Virtualisation will mean the end of the old-style datacentre according to VMware's chief executive. Users will be offered a new type of operating system for the datacentre, and in the process assigned the "traditional OS" to the dustbin of history.
Speaking at the start of the VMworld conference in Las Vegas, CEO and President Paul Maritz described VMware's plans to offer a "virtual datacentre OS" for managing server applications more flexibly and efficiently.
The VDC OS is an attempt to extend the use of virtualisation beyond the server, where it is widely used today, and apply the same principles to all the other hardware in a data center, including network switches and storage.
By creating this virtual environment, Maritz said, IT departments will be able to move application workloads to new hardware easily when extra capacity is needed, and set up new environments for running applications more quickly. It will create an "internal cloud computing environment" for the datacentre.
VMware announced the VDC OS on Monday, and Maritz's job Tuesday was to sell it to a cavernous hall packed with VMware customers. Most of the products that will make up the VDC OS don't exist today; VMware says it will roll out the new software throughout 2009, including products such as vNetworks and vStorage, for managing virtual pools of switches and storage equipment.
Maritz barely mentioned Microsoft in his hour-long speech, but his implication was that Microsoft, which is emerging as VMware's biggest competitive threat, will have no advantage from bundling its own Hyper-V virtualisation software with its Windows OS.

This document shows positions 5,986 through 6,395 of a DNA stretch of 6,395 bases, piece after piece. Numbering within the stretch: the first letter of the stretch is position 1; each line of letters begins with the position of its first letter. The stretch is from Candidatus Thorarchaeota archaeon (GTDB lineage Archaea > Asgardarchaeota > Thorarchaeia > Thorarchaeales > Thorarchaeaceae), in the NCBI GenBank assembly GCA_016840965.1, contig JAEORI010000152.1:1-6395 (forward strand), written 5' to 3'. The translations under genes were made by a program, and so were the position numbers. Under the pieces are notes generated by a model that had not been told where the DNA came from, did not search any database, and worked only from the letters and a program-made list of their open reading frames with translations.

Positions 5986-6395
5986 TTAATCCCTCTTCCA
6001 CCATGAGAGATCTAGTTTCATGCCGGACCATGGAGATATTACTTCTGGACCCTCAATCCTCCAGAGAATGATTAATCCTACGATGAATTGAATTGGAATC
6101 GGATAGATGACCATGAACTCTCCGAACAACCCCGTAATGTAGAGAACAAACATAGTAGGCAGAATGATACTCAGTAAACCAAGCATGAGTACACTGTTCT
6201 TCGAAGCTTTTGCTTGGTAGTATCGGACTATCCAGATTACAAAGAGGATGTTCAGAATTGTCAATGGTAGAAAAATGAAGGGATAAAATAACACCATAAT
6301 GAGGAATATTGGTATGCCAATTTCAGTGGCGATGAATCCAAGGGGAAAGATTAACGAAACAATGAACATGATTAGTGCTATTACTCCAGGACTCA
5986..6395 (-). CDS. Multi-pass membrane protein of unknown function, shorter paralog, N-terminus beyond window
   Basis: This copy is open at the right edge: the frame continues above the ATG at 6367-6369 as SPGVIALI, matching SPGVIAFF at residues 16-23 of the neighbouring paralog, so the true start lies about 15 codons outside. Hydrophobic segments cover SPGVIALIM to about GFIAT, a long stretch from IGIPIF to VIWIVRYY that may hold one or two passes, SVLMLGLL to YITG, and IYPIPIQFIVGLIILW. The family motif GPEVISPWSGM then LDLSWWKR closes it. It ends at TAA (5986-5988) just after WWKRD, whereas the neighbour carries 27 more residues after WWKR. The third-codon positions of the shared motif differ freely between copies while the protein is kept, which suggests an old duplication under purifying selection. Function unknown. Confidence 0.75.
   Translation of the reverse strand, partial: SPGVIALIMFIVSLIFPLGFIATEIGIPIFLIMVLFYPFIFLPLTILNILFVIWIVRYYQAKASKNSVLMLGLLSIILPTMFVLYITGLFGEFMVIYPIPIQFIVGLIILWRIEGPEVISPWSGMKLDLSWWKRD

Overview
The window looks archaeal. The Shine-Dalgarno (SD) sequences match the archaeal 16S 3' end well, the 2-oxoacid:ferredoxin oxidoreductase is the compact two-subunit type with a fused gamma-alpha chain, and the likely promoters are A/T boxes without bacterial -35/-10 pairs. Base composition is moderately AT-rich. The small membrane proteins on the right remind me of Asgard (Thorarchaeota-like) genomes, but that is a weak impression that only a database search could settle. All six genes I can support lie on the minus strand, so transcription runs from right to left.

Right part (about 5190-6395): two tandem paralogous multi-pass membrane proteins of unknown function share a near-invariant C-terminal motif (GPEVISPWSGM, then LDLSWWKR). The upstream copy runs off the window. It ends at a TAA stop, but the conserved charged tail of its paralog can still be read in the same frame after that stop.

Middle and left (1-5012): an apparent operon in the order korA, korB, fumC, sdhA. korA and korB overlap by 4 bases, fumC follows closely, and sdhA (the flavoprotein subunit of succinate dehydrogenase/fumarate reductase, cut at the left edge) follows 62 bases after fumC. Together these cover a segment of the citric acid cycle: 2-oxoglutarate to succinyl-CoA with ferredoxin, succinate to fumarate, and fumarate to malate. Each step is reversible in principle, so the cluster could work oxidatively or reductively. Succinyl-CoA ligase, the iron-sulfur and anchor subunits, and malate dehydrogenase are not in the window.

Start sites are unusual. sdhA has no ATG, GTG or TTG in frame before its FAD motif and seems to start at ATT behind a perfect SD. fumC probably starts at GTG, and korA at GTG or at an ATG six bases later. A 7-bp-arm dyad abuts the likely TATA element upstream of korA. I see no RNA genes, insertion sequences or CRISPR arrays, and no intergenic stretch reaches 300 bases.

"The traditional operating system has all but disappeared," Maritz said, making his first public speech since taking charge at VMware in July. It will be "deconstructed" and "reassembled" to make it more useful for datacentres.
Asked at a question-and-answer session later if VMware is building its own OS, Maritz replied, "Yes and no, it depends what you mean by an operating system."
"It is an operating system in the following sense," he said. "It abstracts away application loads from the underlying infrastructure, like traditional operating systems do, but the application loads it handles are different. This is drawing a line at a different point in the hierarchy."
"It has many parallels with an OS, in the sense that it has APIs and services," he said, "but it is not a traditional OS. What we expect is that people will increasingly use the services of the virtual data center OS to construct new types of application loads that will fulfil the capabilities that you see in traditional operating systems."
The company "agonised long and hard" about whether to describe the VDC OS as an operating system, and also considered "virtual infrastructure" and "meta operating system." "The reason we chose virtual datacentre OS is because in our interactions with customers we'd try to outline what we were doing, and they would say 'You are building an OS.'"
"We could grow the hypervisor into a traditional OS, that's still an option for us down the road," he added. "But that's not what we've currently decided to do."
Maritz acknowledged that VMware is embarking on a "big endeavour" and said it will depend on working closely with partners. He was asked what will be the biggest challenges for VMware in the year ahead.
"As with all things there's the small matter of execution," he said. "We'll have to mature as an organisation in several ways to do that." They include learning to manage "multiple internal technical endeavours" and meeting deadlines for delivering the new products, he said.
The company has gone from being "the only game in town" in virtualisation to facing new competitors such as Microsoft. He joked that Microsoft, where Maritz once worked, lacks critical virtualisation features that "won't ship until Windows 3000, or whenever."
"But clearly you can't count Microsoft out," he said.